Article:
BioWare’s PAX East Panel: Ignoring the Elephant in the Room

Dombrow was responsible for the characters of Wrex, Garrus, and Javik, and he went into some detail about Garrus’ storyline. The writer wanted to end it on a note of friendship. Dombrow was playing the game, wandering the Citadel, idly wondering about what was up on the catwalks and superstructure that usually forms part of the background. “I bet Garrus knows!” he suddenly realized. That led to the plotline about the bucket list/shooting contest, which the art and animation team weren’t thrilled about at first. They were similarly reluctant about changing Tali’s character tag in Mass Effect 2, until the writers explained that they wanted it changed to “vas Normandy.” If they’re extremely cool, the writers explained, it’s a lot easier to get difficult design decisions implemented.

Weekes’ favorite characters in the series are the Illusive Man and Tali; he was largely responsible for the latter. Despite the copious amounts of fan love she receives, Weekes wanted Tali to be “imperfect,” blinkered by Quarian racism against the Geth. Still, he understood why players wanted to woo her, though he insisted on an atypical conclusion to the love story in Mass Effect 3. Most characters get a date to consummate their romance — in Tali’s case “your date is getting her her homeworld.”

The panel then took questions, which were largely a wasted opportunity, mixing in a lot of the “effusive praise disguised as a question” that is common at such events. The first person up asked if there were any survivors on the Citadel — Weekes assured him that there could have been. The second asked whether art should be prepared to stand up to any kind of criticism, not just constructive criticism — the panelists clairified that they meant “constructive” as in “not belligerent.”

The next person delivered a compli-question about how great Mordin’s death scene was. The developers agreed — it was great — and moved on to a lore question about the tentacle statues that appear Ilos, which don’t resemble Protheans. Dombrow admitted that this was a problem, but suggested that they could be representations of the civilization that preceded Javik & Co.

The developers confirmed that they used in-house tools for Q&A. They confirmed that there would be extended cutscenes in the Ending DLC, but wouldn’t comment on it further. If they could pick on NPC to sacrifice to the “Synthesis” ending? Shouts of “Marauder Shields!” and “Conrad Verner” drew big laughs. There was some speculation on what would have happened if the Protheans hadn’t taken the Asari under their wing, suggesting that the Salarians could have won the race to the Citadel. Some fan love for the Garrus-Tali relationship, which Weekes put down to their bantering, bickering dynamic, along with similar digestive chemistry. The last question was a meandering mess that eventually asked, more or less, “why wasn’t Shepard’s final speech to his army cooler?” No time was left for all the real, hard questions about the ending that BioWare is still yet to answer. Fans were, however, asked to stop by a BioWare booth later in the conference, so stay tuned.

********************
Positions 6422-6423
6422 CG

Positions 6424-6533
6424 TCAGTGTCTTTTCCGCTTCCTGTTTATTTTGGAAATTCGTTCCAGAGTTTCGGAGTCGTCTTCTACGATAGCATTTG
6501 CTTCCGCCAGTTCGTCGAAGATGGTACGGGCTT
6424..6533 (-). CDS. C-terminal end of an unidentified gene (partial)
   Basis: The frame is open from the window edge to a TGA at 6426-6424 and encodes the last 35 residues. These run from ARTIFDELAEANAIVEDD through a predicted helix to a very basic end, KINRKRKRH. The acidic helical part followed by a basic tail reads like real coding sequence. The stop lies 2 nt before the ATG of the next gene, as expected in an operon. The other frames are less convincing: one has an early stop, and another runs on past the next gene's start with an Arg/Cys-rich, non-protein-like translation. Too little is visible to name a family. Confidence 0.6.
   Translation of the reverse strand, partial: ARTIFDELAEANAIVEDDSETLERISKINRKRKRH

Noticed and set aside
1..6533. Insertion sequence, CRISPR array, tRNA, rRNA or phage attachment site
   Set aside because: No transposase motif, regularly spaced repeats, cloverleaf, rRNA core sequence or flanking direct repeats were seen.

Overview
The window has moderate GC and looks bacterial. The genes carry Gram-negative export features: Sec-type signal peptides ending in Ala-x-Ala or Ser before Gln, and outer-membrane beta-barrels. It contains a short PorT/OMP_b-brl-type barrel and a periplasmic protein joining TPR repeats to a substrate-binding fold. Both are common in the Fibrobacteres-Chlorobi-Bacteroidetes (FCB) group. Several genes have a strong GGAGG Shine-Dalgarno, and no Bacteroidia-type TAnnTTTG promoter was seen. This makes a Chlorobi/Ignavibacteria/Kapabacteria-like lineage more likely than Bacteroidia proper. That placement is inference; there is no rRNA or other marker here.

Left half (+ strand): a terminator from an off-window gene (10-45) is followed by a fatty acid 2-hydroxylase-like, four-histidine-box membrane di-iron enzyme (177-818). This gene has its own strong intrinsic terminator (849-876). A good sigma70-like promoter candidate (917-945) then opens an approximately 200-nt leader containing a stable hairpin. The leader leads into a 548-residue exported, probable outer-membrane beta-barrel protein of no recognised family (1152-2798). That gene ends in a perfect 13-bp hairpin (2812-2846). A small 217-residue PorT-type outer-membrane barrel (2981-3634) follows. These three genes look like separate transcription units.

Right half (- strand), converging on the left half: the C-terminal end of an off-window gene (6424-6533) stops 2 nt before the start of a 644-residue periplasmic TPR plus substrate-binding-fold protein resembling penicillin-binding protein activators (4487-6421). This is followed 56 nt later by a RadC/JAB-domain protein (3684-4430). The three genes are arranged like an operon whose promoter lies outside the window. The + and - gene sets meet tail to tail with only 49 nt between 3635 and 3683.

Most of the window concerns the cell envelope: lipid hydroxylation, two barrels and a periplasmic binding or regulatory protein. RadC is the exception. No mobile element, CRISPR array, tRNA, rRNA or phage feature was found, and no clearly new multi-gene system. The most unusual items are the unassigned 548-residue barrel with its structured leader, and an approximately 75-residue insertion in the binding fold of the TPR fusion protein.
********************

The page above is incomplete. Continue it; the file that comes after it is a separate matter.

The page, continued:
Game Front is on-site at PAX East all weekend (April 6-8), bringing you daily news, hands-on previews, interviews and pictures. Stay tuned for more PC gaming-focused coverage!

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1 Comment on BioWare’s PAX East Panel: Ignoring the Elephant in the Room


On April 7, 2012 at 10:08 am

I followed this whole charade on the Bioware Social networks running thread, it was quite clear that all this Pax Panel has done is kick the hornets nest a few more times. The level of anger and outrage coming from a large percentage of users was something to behold, with most assuming (and you cant blame them) that these questions and people asking questions was nothing more then Bioware plants I think bioware has scored the mother of all own-goals with this debacle, PAX was the best chance they had to put this to bed, say that they have listened to the fans and will address the fans concerns and quite with this artistic integrity malarky that has suddenly found its way into the games developing industry.

Looking at these questions asked/answered, and just how Bioware made use of its Pax panel, Im left wondering who exactly have they been listening to, over the past 3/4 weeks? Its clear to me that its not the fans voice they are listening to.